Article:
On Tuesday, March 8, the 30-year-old rapper announced that he has launched Project HEAL, a "multi-tier, long-term series of community-focused philanthropy and investment efforts" that he plans to enact to give back to those in need. He shared in a statement on Instagram about the project, "Over the past few months I've been taking the time and space to grieve, reflect and do my part to heal my community. Most importantly, I want to use my resources and platform moving forward towards actionable change."
Explaining that the action plan "will be a lifelong journey for me and my family," the Astroworld artist—who shares 4-year-old daughter Stormi and 1-month-old son Wolf with Kylie Jenner—went on to say that "I feel as a leader in my community, I need to step up in times of need."
According to the Travis, he created the project "to take much needed action towards supporting real solutions that make all events the safest spaces they can possibly be," adding in his statement, "I will always honor the victims of the Astroworld tragedy who remain in my heart forever."
"Giving back and creating opportunities for the youth is something I've always done and will continue to do as long as I have the chance," the Houston native said. "This program will be a catalyst to real change and I can't wait to introduce the rest of the technology and ideas we've been working on."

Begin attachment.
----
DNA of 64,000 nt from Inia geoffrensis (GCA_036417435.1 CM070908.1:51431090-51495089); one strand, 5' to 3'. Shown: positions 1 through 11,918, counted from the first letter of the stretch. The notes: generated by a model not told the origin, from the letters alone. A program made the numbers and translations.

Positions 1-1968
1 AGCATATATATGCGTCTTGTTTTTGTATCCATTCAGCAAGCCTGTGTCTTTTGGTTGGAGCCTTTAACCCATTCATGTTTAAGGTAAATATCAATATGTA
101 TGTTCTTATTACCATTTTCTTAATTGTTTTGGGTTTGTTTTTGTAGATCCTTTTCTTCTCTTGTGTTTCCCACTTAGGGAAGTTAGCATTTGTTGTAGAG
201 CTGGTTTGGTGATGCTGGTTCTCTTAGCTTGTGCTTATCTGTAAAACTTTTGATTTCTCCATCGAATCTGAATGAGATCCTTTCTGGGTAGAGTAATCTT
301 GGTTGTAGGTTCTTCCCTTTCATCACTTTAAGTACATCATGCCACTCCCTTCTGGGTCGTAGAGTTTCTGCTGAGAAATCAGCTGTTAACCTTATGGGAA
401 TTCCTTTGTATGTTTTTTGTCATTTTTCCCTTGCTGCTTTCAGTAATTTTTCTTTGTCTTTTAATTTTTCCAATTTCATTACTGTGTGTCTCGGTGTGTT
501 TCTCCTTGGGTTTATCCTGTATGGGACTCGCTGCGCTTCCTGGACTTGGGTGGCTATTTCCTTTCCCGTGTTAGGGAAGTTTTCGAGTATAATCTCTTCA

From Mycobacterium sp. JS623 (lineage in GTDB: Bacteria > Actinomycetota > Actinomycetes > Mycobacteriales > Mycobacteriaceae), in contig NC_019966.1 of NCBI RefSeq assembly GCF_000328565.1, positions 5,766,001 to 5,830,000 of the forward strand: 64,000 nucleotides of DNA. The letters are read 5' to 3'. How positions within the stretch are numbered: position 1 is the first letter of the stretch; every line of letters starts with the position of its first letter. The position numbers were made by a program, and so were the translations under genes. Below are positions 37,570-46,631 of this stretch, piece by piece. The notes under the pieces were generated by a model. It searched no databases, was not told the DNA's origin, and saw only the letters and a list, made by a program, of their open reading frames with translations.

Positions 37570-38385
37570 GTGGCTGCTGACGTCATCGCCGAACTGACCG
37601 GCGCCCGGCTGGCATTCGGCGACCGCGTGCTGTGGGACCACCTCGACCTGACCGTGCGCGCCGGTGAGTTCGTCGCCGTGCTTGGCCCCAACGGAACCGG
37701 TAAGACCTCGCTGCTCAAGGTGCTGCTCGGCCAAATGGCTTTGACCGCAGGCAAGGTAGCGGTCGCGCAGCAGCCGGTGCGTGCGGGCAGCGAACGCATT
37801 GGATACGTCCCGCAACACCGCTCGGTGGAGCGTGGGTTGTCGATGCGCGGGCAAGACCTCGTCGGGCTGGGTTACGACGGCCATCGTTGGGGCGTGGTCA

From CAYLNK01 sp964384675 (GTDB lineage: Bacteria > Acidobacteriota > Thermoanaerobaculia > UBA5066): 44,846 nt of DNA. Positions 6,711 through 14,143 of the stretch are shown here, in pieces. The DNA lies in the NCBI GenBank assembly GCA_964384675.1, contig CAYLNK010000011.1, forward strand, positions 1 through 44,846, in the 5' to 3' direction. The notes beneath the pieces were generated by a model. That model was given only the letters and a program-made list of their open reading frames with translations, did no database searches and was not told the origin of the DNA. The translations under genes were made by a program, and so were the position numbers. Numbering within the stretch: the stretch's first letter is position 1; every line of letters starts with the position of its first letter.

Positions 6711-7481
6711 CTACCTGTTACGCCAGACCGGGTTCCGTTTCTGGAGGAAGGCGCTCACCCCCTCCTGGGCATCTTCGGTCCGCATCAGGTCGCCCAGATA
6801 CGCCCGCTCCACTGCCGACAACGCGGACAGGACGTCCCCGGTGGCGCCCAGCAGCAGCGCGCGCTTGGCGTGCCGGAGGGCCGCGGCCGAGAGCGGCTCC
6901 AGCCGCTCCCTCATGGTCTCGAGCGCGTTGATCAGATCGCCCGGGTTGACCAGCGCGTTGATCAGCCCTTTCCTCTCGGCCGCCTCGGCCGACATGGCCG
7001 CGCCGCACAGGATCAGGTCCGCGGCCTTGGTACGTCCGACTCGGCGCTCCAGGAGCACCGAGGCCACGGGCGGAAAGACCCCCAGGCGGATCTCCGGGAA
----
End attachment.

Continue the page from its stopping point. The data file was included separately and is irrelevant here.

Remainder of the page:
Per Project HEAL's website, one of the initiatives include a $1 million pledge for student scholarships at Historically Black Colleges and Universities. Named after Travis' grandfather, the Waymon Webster Scholarship Fund will grant $10,000 scholarships to seniors who have a 3.5 or higher GPA but are facing financial challenges that hinder their chances of graduating.
In a press release obtained by E! News, Travis said his grandfather, who previously served as an educator at Prairie View A&M University, "is a major influence on me and countless others, whose dreams he believed in, whose hopes he invested in, and whose futures he made big," explaining that he wants to channel the patriarch's "spirit" into various creative projects.
Other Project HEAL initiatives on the docket include a proposed expansion of the CACT.US Youth Design Center in his hometown and free programs focused on addressing mental health.
Project HEAL's launch comes four months after what officials described as a "mass casualty incident" at Travis' concert in Houston. A Harris County Institute of Forensic Sciences report obtained by E! News in December confirmed that 10 Astroworld concertgoers died of compression asphyxia, with their manner of death listed as an accident.